Noyes Library for Young Children to Close April 21 – May 5

noyesThe Noyes Library for Young Children in Kensington will be closed from Tuesday, April 21 until Tuesday, May 5 while the building’s exterior is re-painted as part of an abatement program to address the presence of lead-based paint found on the structure.

A contractor for the county’s Department of General Services will remove the exterior paint, utilizing scraping and a chemical solvent. All work will be performed by a licensed firm, with trained workers, and monitored by a consultant, to ensure all safe work practices are employed.

“I felt it was important that the painting project be completed as soon as possible and in an environment that was safe and would result in minimal concerns for our users,” said Montgomery County Public Libraries Director Parker Hamilton. “So, we decided to close for the two week-period in which the painting will be done in order to ensure that goal.”

The presence of lead-based paint was discovered recently prior to starting upcoming work required to make some planned ADA modifications. The building was constructed in 1892.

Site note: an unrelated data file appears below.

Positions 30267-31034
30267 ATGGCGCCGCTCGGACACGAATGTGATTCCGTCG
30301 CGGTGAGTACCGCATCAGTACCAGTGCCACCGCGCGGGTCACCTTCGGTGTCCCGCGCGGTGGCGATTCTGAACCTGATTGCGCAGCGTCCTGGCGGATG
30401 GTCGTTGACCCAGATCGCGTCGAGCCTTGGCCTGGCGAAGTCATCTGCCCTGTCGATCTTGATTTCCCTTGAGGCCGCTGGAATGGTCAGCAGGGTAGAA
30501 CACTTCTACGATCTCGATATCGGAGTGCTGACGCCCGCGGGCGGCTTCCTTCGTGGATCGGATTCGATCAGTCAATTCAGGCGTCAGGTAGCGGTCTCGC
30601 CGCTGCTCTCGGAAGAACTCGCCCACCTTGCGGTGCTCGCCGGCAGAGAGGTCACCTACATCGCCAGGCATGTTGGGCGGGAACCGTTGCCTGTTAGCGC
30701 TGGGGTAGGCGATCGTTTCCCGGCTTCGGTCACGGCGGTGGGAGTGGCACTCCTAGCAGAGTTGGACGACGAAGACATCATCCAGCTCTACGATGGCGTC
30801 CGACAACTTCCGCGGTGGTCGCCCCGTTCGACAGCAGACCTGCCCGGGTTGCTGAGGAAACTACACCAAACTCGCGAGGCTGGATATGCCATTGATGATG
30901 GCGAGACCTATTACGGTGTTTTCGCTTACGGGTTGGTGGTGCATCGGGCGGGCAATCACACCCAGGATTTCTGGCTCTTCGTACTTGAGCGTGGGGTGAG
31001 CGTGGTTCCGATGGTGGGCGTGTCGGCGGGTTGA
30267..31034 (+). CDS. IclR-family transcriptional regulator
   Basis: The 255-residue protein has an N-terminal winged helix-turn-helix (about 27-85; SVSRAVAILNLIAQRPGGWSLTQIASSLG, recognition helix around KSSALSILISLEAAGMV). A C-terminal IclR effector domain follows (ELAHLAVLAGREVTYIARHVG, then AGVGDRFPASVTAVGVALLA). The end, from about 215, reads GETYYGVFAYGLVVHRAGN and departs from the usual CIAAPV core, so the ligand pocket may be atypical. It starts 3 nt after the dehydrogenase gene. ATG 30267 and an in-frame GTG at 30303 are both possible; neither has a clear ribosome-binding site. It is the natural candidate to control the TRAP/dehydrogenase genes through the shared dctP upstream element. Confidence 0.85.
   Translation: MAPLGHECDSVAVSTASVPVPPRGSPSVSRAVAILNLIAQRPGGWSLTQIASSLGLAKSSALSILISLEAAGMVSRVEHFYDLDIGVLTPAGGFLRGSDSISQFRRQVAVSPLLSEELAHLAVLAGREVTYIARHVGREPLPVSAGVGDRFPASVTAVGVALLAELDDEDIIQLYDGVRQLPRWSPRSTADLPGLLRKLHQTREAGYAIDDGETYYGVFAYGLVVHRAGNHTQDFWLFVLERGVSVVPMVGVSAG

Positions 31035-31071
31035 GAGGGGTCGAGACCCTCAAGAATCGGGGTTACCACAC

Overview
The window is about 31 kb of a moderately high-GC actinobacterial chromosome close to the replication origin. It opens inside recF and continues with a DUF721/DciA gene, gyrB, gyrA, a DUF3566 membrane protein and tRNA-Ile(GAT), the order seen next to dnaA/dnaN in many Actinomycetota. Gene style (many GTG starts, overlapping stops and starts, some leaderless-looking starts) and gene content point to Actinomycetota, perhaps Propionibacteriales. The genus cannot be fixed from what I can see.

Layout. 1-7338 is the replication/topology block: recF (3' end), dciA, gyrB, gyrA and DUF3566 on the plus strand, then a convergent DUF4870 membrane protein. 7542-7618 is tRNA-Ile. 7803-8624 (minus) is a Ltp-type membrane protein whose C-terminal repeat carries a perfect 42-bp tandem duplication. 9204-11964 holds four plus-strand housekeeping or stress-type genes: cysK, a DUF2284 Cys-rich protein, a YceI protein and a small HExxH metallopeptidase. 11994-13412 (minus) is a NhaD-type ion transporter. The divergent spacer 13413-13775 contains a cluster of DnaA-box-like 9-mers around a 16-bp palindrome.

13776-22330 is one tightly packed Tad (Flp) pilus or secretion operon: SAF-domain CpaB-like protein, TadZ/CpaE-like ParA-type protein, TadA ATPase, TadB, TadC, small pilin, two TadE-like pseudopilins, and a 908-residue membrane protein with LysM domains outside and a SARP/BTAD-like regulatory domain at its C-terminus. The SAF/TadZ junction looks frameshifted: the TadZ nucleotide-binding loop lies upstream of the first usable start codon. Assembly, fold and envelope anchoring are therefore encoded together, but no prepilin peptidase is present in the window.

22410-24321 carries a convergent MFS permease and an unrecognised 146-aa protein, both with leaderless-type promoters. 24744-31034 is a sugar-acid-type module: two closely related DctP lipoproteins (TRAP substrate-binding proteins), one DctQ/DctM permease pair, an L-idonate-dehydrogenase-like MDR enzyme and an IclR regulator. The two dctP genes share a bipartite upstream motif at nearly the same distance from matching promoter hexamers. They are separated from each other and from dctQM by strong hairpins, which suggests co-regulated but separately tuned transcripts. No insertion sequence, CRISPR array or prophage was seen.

The programs scheduled at Noyes during the closing will be held at nearby Kensington Park Library, 4201 Knowles Ave. Updated information on the programs can be found at or by calling Kensington Park Library at 240.773.9515.

Noyes Library for Young Children, located at 10237 Carroll Place, offers books and programs specifically for early childhood, along with a comfortable space for babies, toddlers and preschoolers to read and play together with their adult companions.

Now a nationally recognized model for children’s library services and a thriving center for early literacy, Noyes opened on January 10, 1893. Real estate broker and banker, Brainard Warner chose and donated the land and built the library while Crosby Noyes, editor and publisher of the “Washington Evening Star” newspaper, filled the library with books, many that he had reviewed for his paper.

Noyes is the oldest public library in the Washington, D.C. area and one of only a few public libraries in the country dedicated to children.

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